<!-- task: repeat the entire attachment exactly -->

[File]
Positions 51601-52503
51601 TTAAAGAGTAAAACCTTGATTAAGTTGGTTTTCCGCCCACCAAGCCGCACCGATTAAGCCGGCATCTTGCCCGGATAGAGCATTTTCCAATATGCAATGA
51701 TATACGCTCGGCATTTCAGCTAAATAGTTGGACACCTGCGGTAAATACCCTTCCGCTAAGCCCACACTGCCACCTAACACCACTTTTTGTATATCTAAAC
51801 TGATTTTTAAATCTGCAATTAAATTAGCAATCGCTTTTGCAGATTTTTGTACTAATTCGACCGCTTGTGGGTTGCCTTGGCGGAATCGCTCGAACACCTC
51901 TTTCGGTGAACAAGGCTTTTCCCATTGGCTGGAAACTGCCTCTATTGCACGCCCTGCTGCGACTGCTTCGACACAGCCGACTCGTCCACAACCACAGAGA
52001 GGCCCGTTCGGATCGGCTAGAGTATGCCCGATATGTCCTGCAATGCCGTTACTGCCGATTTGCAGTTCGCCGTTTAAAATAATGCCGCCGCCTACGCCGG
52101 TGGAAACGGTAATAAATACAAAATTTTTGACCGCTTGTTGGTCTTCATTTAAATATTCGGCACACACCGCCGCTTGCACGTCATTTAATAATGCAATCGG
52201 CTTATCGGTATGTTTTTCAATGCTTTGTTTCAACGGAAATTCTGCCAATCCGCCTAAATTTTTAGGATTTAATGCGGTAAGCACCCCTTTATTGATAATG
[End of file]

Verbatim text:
Positions 51601-52503
51601 TTAAAGAGTAAAACCTTGATTAAGTTGGTTTTCCGCCCACCAAGCCGCACCGATTAAGCCGGCATCTTGCCCGGATAGAGCATTTTCCAATATGCAATGA
51701 TATACGCTCGGCATTTCAGCTAAATAGTTGGACACCTGCGGTAAATACCCTTCCGCTAAGCCCACACTGCCACCTAACACCACTTTTTGTATATCTAAAC
51801 TGATTTTTAAATCTGCAATTAAATTAGCAATCGCTTTTGCAGATTTTTGTACTAATTCGACCGCTTGTGGGTTGCCTTGGCGGAATCGCTCGAACACCTC
51901 TTTCGGTGAACAAGGCTTTTCCCATTGGCTGGAAACTGCCTCTATTGCACGCCCTGCTGCGACTGCTTCGACACAGCCGACTCGTCCACAACCACAGAGA
52001 GGCCCGTTCGGATCGGCTAGAGTATGCCCGATATGTCCTGCAATGCCGTTACTGCCGATTTGCAGTTCGCCGTTTAAAATAATGCCGCCGCCTACGCCGG
52101 TGGAAACGGTAATAAATACAAAATTTTTGACCGCTTGTTGGTCTTCATTTAAATATTCGGCACACACCGCCGCTTGCACGTCATTTAATAATGCAATCGG
52201 CTTATCGGTATGTTTTTCAATGCTTTGTTTCAACGGAAATTCTGCCAATCCGCCTAAATTTTTAGGATTTAATGCGGTAAGCACCCCTTTATTGATAATG